I've got a Motenergy 10 KW ME 1115 & connected it to a Browning 1.8:1 gear box. It seems to be working for me. The motor spins fast enough to keep it cool. Seems most of the folks out there are running 2:1, a couple at 3:1 & a few are doing or experimenting with direct drive.
The actual ratio I go to will depend largely on how big a prop I can place. I'm aiming for 600rpm, which is generally where cavitation starts and efficiency starts to go down. I'll need x amount of thrust, which means a y sized prop. Once I know my maximum prop size, I can do the math backwards and find out what speed the prop will have to spin at. I may end up with a less-efficient 3 or 4 blade prop. Once she's out of the water I'll be able to take an accurate measurement.

Direct drive would probably work with a water cooled motor. Not so certain an air cooled motor wouldn't run too hot and burn itself out. Maybe if it was wound for lower speed it would be OK, but low speed motors tend to be very heavy.
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Re: Electric Conversion log for Kahleesea

Don't forget that Volt batteries need their liquid cooling hooked up to safely do anything close to their rated output. That widened bit at the bottom of the long edge of the packs contains the cooling-plate inflow and outflow. They're designed for Dexcool 50/50 mix and it's PROBABLY okay to forgo the whole communications bus that allows reading of the temperature in each cell-pack and just meter the temp of the coolant prior to a heat exchanger. As long as it stays between about 40 and 90F (Gee, ocean temps -- how convenient) you won't need to run the raw water circulator, just the coolant circulator.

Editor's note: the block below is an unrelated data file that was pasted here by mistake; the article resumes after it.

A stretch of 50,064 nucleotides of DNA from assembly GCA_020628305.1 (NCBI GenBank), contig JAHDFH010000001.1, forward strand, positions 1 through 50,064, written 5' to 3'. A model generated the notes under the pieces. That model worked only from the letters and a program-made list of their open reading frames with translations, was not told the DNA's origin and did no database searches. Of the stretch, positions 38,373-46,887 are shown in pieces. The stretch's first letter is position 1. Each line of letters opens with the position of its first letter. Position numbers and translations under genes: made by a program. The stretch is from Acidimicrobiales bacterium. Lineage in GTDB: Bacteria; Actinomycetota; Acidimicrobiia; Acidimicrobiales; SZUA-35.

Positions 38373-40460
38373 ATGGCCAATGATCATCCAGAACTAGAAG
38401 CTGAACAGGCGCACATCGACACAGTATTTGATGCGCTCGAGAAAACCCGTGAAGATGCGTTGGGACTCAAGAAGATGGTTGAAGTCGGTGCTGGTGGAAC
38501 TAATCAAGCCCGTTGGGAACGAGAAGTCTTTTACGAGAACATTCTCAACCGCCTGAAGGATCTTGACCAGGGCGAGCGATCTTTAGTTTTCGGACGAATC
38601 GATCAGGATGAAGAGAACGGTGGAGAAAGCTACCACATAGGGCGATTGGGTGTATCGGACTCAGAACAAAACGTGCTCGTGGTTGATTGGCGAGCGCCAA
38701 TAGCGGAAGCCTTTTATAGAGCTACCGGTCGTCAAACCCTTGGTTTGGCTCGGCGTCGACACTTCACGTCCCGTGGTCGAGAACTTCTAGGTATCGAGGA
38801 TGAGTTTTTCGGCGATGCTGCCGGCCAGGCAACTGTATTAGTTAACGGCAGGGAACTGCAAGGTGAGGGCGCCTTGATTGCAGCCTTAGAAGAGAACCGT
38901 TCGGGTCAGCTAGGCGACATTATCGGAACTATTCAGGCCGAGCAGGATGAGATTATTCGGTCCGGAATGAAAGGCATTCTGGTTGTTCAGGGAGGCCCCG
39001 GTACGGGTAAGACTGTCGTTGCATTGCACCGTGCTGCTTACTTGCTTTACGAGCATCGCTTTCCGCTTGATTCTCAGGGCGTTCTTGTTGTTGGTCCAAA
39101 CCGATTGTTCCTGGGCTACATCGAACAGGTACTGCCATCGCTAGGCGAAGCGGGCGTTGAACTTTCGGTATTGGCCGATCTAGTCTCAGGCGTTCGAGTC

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Re: Electric Conversion log for Kahleesea

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Don't forget that Volt batteries need their liquid cooling hooked up to safely do anything close to their rated output. That widened bit at the bottom of the long edge of the packs contains the cooling-plate inflow and outflow. They're designed for Dexcool 50/50 mix and it's PROBABLY okay to forgo the whole communications bus that allows reading of the temperature in each cell-pack and just meter the temp of the coolant prior to a heat exchanger. As long as it stays between about 40 and 90F (Gee, ocean temps -- how convenient) you won't need to run the raw water circulator, just the coolant circulator.
That's an excellent point. I won't be using an entire Volt pack, I'm planning to start with 4 subsections (48V each) wired in parallel. That should give me ~10KwH. If I run it at a .2C drain rate, I doubt that heat buildup will be a problem, but I'll be closely monitoring everything.

Part of this process is going to be figuring out the limits of the system. If I have to add more subsections to keep the overall drain rate low enough to avoid thermal issues, I will.

There are still a lot of variables that I'm not sure of, and this is definitely one of them. If it turns out Volt batteries aren't going to work out, I can always try another type. I had thought about using Tesla subsections, but they come in 24 V pieces and the form factor is tough to work with at 12x24x3.